Saving Each Other

How mustangs saved a veteran's life.
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Mitchell and BLM mustang 1593. Mitchell is an Army veteran who was wheelchair-bound after an RPG explosion in 2012. 1593 wouldn't allow any contact when it was picked up at the BLM holding pens. Since signing on with BraveHearts, Mitchell has regained the ability to walk and even run.

Mitchell and BLM mustang 1593. Mitchell is an Army veteran who was wheelchair-bound after an RPG explosion in 2012. 1593 wouldn't allow any contact when it was picked up at the BLM holding pens. Since signing on with BraveHearts, Mitchell has regained the ability to walk and even run.

“I was scared of horses, but it was like, I’m going to die anyway, so….”

This is how Mitchell Hedlund, 27, convinced himself to join BraveHearts, an Illinois-based veteran recovery program that offers equine-assisted activities and therapy. He joined the program in 2015 and then became a member of its Operation Mustang—the first program to have military veterans gentle wild BLM mustangs.

“In the infantry,” Hedlund continues, “you either kill or die. Take away the 'kill,' and what’s left?”

If it sounds dark, it was. Hedlund had a planned suicide date when he joined BraveHearts. It would be a day when his mother wasn’t around and his kids would be in someone else’s care. It would be four days after he’d go give the horse thing a try. It was marked on the calendar.

While serving in Afghanistan in 2012, Hedlund survived an RPG blast that, combined with the stress of carrying a pack that weighed between 150 and 300 pounds on a daily basis, put him in a wheelchair.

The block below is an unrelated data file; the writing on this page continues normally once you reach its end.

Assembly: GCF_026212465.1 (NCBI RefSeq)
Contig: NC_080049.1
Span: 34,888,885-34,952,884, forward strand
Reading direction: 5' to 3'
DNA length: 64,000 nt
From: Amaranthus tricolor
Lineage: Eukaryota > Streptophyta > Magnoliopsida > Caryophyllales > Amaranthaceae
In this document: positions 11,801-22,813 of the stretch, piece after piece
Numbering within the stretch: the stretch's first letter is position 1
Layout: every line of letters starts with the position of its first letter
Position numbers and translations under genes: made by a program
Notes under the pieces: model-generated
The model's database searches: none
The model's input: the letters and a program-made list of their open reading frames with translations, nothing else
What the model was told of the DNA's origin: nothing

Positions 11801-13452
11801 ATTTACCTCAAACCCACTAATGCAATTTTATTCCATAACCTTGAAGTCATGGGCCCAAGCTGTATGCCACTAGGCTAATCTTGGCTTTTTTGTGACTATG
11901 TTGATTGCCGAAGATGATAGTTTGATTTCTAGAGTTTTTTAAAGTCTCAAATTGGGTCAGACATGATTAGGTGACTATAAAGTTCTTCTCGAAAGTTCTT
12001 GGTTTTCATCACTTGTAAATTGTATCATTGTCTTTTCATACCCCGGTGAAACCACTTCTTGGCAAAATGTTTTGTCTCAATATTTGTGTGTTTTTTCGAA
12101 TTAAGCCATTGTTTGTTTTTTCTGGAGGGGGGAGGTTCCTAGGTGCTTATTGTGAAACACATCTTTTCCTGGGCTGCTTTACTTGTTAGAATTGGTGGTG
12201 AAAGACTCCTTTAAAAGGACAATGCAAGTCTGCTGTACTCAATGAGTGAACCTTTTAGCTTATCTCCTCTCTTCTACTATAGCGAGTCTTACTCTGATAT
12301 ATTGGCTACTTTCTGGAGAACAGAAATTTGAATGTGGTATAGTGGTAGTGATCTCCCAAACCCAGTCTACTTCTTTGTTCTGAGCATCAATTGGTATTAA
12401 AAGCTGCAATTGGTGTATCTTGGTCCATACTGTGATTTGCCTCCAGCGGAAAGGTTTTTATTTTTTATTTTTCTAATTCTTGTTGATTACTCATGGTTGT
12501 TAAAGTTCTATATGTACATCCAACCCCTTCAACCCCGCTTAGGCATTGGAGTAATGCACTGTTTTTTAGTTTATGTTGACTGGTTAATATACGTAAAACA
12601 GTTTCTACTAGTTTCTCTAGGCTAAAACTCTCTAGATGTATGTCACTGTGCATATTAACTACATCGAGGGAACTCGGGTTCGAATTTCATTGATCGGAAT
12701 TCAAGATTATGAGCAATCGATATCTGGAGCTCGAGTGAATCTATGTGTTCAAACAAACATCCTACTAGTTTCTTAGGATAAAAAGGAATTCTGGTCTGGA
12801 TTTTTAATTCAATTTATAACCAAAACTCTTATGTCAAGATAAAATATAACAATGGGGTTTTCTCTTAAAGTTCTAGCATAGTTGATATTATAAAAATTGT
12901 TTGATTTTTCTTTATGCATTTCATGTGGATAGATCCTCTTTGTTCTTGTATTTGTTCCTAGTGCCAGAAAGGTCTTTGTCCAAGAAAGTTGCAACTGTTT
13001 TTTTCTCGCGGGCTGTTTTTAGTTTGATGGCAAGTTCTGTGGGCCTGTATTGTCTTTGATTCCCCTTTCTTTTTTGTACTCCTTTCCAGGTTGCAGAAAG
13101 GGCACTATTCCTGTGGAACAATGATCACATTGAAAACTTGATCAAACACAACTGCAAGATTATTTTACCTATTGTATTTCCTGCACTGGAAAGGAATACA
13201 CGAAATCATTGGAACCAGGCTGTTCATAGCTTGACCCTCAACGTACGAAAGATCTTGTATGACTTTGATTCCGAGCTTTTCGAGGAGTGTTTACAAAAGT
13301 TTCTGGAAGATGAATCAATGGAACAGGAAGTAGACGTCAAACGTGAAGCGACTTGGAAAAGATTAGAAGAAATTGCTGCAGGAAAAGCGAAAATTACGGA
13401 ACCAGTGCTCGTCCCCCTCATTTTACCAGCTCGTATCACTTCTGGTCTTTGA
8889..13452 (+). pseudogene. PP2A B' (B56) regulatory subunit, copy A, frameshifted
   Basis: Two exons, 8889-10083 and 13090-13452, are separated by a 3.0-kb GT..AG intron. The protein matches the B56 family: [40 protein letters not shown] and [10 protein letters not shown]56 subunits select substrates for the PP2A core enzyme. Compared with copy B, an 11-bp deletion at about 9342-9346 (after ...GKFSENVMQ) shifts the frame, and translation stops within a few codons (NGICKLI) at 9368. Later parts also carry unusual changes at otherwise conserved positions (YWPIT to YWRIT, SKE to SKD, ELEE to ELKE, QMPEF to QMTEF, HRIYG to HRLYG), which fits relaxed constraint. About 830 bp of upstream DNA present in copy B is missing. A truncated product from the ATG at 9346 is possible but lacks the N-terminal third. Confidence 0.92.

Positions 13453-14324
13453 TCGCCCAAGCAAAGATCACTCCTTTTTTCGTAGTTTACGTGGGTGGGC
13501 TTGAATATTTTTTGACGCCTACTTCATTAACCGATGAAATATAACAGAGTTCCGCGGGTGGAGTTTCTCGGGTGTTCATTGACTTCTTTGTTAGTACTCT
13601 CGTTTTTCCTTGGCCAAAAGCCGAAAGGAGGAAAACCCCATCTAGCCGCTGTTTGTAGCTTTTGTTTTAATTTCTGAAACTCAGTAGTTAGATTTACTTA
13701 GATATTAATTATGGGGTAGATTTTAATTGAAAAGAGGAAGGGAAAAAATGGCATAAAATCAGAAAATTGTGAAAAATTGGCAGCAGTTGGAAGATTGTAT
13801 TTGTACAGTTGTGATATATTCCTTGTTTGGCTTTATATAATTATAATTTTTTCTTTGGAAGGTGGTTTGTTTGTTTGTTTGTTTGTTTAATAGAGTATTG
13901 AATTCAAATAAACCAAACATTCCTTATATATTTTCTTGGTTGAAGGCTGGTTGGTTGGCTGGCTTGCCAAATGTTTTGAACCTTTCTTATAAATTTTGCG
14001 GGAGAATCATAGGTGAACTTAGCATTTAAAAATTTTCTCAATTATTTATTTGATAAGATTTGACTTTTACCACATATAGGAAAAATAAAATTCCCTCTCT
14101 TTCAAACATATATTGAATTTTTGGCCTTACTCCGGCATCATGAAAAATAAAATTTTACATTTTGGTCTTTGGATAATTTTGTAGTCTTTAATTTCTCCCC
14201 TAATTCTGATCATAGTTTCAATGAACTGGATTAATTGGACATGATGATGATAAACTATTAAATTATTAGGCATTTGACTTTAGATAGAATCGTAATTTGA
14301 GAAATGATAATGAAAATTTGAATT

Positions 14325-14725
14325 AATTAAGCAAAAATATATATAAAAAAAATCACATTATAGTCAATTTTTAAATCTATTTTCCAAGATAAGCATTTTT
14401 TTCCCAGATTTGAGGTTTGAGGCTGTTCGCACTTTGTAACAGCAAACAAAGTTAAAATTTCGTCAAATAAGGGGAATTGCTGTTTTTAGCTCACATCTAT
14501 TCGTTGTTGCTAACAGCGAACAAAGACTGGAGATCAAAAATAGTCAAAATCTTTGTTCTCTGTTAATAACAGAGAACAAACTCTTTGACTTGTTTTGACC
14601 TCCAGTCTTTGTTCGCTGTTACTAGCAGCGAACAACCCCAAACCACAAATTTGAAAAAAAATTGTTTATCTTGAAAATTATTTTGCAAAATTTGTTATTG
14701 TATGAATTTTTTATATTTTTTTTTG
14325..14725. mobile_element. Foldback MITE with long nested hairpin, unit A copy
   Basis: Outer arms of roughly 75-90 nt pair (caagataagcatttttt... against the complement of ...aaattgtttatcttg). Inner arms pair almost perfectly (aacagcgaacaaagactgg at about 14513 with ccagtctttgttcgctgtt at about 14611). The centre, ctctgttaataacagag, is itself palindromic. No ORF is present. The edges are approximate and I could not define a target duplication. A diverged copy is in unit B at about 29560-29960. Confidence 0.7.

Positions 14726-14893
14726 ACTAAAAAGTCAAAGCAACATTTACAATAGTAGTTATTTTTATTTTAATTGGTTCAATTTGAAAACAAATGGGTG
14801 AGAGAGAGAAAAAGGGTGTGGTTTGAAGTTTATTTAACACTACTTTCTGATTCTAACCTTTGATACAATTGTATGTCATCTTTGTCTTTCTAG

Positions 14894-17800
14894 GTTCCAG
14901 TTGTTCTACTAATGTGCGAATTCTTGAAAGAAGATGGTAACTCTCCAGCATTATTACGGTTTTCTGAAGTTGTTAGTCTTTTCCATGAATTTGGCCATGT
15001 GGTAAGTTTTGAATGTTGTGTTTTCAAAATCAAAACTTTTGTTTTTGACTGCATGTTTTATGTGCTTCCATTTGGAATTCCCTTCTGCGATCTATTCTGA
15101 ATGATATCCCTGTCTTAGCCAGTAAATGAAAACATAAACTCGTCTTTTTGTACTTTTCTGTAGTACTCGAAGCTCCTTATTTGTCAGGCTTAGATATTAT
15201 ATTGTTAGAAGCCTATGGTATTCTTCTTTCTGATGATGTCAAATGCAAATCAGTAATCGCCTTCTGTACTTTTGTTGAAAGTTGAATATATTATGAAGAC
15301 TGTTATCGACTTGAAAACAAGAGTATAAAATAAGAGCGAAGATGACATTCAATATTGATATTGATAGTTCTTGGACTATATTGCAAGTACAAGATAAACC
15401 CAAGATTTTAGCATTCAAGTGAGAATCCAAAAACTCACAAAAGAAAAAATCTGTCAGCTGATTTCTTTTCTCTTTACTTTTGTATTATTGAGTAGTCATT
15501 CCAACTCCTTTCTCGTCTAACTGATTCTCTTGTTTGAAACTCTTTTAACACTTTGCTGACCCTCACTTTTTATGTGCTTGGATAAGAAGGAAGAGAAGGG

“I had no fight,” recalls Hedlund, speaking of his belief that he would never be able to get out of his wheelchair.

But when suicide day arrived, Hedlund pushed it back. There was something about the horses that captured his interest, and each time he worked with them, he’d push the date back even further.

“Horses bring me to the present,” he says. “Not the future,” which causes Hedlund’s anxiety, “and not the past,” which is the source of his PTSD.

At the time of this interview, Hedlund appears to be nothing like how he has described himself. He’s enthusiastic, he smiles a lot, and he towers over me as we walk through where the mustangs are stalled. No wheelchair in sight.

“I ran for the first time today,” he tells me and we take a moment to consider the enormity of that milestone.

We are at the 2016 Cheyenne Frontiers Days in Cheyenne, Wyo., where the BLM’s Wild Horse and Burro Program and Operation Mustang teamed up to gentle 22 mustangs and burros over the course of the 10-day rodeo, readying them to be auctioned off at the end of those 10 days.

The rodeo, one of the biggest, is a massive production. Cannon blasts signify the start of the rodeo each day as tens of thousands of fans converge upon the once-booming, Old West railroad town. Across the highway, fighter jets, helicopters, and massive jumbo jets take off and land at the Francis E. Warren Air Force Base, their engines a deafening roar as they scream across the rodeo grounds. In spite of the chaos and commotion, the 11 veteran Operation Mustang participants work their assigned horses in a round pen, in front of an audience, explaining their process and introducing their horses to the crowd over the sound system. In all, it is an arguably harrowing environment for veterans suffering from PTSD.

“I don’t have PTSD around the horses,” Hedlund states, conveying how he is able to cope with the environmental challenges, much less, gentle a wild horse. “I’m normally scared of crowds, but out there, it’s just me and him in the arena.”

Hedlund fully credits the program for his mental and physical successes.

“Operation Mustang and BraveHearts is my church,” he confides. “It gave my kids their father back and it gave my mother her son back.”

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